Using csvkit to Summarize Data: A Quick Example
This article is originally published at https://mathewanalytics.com
As data analysts, we’re frequently presented with comma-separated value files and tasked with reporting insights. While it’s tempting to import that data directly into R or Python in order to perform data munging and exploratory data analysis, there are also a number of utilities to examine, fix, slice, transform, and summarize data through the command line. In particular, Csvkit is a suite of python based utilities for working with CSV files from the terminal. For this post, we will grab data using wget, subset rows containing a particular value, and summarize the data in different ways. The goal is to take data on criminal activity, group by a particular offense type, and develop counts to understand the frequency distribution.
Lets start by installing csvkit. Go to your command line and type in the following commands.
$ pip install csvkit
One: Set the working directory.
$ cd /home/abraham/Blog/Chicago_Analysis
Two: Use the wget command to grab data and export it as a csv file entitled rows.
$ wget –no-check-certificate –progress=dot https://data.cityofchicago.org/api/views/ijzp-q8t2/rows.csv?accessType=DOWNLOAD > rows.csv
This dataset contains information on reported incidents of crime that occured in the city of Chicago from 2001 to present. Data comes from the Chicago Police Department’s Citizen Law Enforcement Analysis and Reporting system.
Three: Let’s check to see which files are now in the working directory and how many rows that file contains. We will also use the csvcut command to identify the names of each column within that file.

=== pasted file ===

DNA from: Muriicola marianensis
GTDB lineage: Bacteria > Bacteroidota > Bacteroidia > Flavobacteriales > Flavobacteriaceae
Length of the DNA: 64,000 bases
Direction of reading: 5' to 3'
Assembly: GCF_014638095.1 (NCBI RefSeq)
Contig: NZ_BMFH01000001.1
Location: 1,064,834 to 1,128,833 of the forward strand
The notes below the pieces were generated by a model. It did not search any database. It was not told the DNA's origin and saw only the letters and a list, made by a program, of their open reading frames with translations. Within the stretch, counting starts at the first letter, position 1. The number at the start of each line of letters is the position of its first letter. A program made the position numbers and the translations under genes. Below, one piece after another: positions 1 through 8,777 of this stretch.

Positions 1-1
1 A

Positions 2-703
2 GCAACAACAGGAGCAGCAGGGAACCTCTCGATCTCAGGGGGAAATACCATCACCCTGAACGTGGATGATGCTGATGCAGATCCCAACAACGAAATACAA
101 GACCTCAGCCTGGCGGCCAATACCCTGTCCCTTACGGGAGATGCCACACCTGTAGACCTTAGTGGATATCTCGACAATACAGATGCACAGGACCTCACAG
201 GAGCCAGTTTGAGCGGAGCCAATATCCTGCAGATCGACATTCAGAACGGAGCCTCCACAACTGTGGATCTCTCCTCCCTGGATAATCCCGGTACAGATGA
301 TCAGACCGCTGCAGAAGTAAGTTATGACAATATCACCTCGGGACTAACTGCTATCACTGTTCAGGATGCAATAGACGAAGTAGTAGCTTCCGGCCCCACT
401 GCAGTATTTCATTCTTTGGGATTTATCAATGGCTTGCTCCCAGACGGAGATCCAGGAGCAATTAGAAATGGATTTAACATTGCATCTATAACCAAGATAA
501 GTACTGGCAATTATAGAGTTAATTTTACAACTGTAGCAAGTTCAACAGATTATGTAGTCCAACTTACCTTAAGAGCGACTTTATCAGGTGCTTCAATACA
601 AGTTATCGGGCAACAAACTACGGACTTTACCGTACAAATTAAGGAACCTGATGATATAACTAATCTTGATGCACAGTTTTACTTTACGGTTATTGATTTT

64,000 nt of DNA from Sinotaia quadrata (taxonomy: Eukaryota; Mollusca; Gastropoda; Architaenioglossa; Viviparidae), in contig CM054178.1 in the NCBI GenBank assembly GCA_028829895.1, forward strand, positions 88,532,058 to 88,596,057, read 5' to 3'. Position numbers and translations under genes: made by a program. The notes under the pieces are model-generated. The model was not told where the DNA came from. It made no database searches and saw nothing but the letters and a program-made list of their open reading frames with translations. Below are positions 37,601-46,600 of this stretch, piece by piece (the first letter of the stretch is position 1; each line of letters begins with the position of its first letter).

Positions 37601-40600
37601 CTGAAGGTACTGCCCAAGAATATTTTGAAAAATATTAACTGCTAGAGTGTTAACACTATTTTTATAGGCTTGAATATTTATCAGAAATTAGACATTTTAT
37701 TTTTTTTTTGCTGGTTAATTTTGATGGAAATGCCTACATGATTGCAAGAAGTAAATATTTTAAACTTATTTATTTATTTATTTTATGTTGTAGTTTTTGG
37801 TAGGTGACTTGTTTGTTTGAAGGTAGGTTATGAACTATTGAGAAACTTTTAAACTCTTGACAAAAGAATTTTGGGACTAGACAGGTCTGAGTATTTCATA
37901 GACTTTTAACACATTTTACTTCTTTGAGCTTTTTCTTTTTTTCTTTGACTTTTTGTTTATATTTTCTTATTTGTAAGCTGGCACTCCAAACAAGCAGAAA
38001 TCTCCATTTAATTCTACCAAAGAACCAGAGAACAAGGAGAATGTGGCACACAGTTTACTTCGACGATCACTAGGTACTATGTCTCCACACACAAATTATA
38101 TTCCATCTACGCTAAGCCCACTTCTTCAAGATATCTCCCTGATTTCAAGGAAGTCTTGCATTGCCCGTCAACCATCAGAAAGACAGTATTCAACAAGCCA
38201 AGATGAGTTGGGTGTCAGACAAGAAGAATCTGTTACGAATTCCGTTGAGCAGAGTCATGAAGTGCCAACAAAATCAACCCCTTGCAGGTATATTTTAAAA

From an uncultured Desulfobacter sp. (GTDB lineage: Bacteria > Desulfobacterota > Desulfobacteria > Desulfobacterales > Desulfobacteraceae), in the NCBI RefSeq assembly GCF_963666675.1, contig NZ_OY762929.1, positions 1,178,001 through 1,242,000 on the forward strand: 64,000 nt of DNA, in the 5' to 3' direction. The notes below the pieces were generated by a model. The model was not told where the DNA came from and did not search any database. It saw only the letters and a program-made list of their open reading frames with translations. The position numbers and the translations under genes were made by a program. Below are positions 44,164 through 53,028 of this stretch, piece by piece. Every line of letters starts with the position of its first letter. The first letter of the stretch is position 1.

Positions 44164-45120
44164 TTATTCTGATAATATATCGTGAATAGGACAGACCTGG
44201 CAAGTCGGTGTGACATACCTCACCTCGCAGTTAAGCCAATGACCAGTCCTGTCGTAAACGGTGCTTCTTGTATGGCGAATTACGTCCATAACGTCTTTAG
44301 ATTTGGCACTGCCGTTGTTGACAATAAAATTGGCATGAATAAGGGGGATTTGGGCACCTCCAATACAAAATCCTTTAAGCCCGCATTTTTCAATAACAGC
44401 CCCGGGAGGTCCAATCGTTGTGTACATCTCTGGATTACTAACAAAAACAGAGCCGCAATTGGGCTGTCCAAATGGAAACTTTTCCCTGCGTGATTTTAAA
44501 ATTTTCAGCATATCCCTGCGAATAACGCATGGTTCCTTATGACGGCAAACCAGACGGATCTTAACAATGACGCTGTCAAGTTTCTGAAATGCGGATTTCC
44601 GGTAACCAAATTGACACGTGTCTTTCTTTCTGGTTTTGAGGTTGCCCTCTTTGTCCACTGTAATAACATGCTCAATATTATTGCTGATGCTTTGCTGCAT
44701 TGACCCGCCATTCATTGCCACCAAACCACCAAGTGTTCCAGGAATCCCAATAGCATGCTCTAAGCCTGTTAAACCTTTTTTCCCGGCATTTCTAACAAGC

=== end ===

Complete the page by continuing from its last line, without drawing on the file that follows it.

$ wc -l rows.csv
$ csvcut -n rows.csv
Four: Using csvsql, let’s find what unique values are in the sixth column of the file, primary type. Since we’re interested in incidents of prostitution, those observations will be subset using the csvgrep command, and transfered into a csv file entitled rows_pros.
$ csvsql –query “SELECT [Primary Type], COUNT(*) FROM rows GROUP BY [Primary Type]” rows.csv | csvlook
$ csvgrep -c 6 -m PROSTITUTION rows.csv > rows_pros.csv
Five: Use csvlook and head to have a look at the first few rows of the new csv file. The ‘Primary Type’ should only contain information on incidents of crime that involved prostitution.
$ wc -l rows_pros.csv
$ csvlook rows_pros.csv | head
Six: We’ve now got the data we need. So let’s do a quick count of each description that is associated with the prostitution offense. This is done using the csvsql and csvlook command line tools.
$ csvsql –query “SELECT [Primary Type], Description, COUNT(*) FROM rows_pros GROUP BY Description” rows_pros.csv | csvlook
This has been a quick example of how the various csvkit utilities can be used to take a large csv file, extract specific observations, and generate summary statistics by executing a SQL query on that data. While this same analysis could have been performed in R or Python in a more efficient manner, it’s important for analysts to remember that the command line offers a variety of important utilities that can simplify their daily job responsibilities.
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